Petassoun (Infant lap quilt)
Made in Mediterranean coast, France
19" × 18"
The Kathryn Wilson Berenson Collection of French Quilts
Marseille: White Corded Quilting Exhibition
When presented to society in 19th-century Provence at christening and other social occasions, an infant was accompanied by a lap quilt called a petassoun in Provencal. Often beautifully stitched, the lap piece was as practical as it was pretty. A new mother, nicely dressed for the occasion, knew better than to let her infant rest directly on her fancy clothing. Any inadvertent baby dribbles on a white cotton petassoun easily could be removed by the efficacy of Marseilles soap followed by exposure to the Provencal sun.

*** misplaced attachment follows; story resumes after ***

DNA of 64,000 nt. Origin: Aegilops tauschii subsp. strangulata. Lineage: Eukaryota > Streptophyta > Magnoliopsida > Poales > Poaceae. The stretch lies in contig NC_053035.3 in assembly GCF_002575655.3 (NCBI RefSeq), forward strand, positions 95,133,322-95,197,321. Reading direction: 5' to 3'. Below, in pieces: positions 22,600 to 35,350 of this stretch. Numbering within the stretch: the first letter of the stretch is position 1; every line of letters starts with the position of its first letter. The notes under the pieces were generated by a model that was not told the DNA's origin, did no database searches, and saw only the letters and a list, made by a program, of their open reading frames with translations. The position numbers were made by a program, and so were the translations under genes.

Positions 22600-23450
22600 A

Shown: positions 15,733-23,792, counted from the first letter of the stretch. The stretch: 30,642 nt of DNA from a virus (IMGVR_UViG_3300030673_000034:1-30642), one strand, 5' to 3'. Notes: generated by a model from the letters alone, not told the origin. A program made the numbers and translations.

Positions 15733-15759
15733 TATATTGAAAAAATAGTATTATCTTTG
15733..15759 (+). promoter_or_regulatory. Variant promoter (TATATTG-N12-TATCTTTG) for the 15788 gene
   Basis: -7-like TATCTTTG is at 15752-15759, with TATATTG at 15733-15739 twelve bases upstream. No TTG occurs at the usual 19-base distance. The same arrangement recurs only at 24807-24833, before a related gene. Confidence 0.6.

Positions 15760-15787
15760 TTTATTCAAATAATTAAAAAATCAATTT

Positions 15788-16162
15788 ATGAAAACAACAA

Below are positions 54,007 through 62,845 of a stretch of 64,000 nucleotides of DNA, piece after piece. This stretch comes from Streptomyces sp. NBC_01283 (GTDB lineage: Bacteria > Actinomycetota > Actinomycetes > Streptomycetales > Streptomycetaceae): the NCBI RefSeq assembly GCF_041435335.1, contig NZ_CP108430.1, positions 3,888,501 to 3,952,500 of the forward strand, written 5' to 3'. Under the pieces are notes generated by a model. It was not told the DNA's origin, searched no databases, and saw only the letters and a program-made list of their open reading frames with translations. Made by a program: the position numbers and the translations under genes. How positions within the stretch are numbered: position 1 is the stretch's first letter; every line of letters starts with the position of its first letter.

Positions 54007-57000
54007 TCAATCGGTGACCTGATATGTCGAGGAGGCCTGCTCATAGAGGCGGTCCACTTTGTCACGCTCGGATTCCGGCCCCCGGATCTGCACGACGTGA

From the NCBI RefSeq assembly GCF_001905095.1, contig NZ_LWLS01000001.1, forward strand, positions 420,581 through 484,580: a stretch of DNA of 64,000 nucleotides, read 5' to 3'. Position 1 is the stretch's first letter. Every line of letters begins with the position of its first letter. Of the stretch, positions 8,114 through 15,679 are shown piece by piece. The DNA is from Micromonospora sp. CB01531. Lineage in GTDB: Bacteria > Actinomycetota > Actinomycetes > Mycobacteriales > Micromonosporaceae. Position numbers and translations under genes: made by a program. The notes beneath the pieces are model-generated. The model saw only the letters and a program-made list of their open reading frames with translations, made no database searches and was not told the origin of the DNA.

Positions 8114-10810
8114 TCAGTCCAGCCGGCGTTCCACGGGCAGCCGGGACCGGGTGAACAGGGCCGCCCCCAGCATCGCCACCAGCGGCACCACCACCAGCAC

This petassoun holds a central medallion filled with a grid of small lozenges representing a pomegranate, to auger an abundant future for the infant. Rosemary fronds wreath the center figure and form a blossom-laden garland in the outer border, for rosemary represented both familial and courtly love in 19th-century Provencal society. Each corner blossom springs from a fleur de lys. The piece is bordered with scallops filled with rosemary and all motifs appear on a ground of diagonal line cording.
This piece came from the hands of an expert needlewoman and took hours to create; it holds the smallest scale motifs yet encountered in a petassoun from this period, worked in the running stitch at 18 stitches per inch.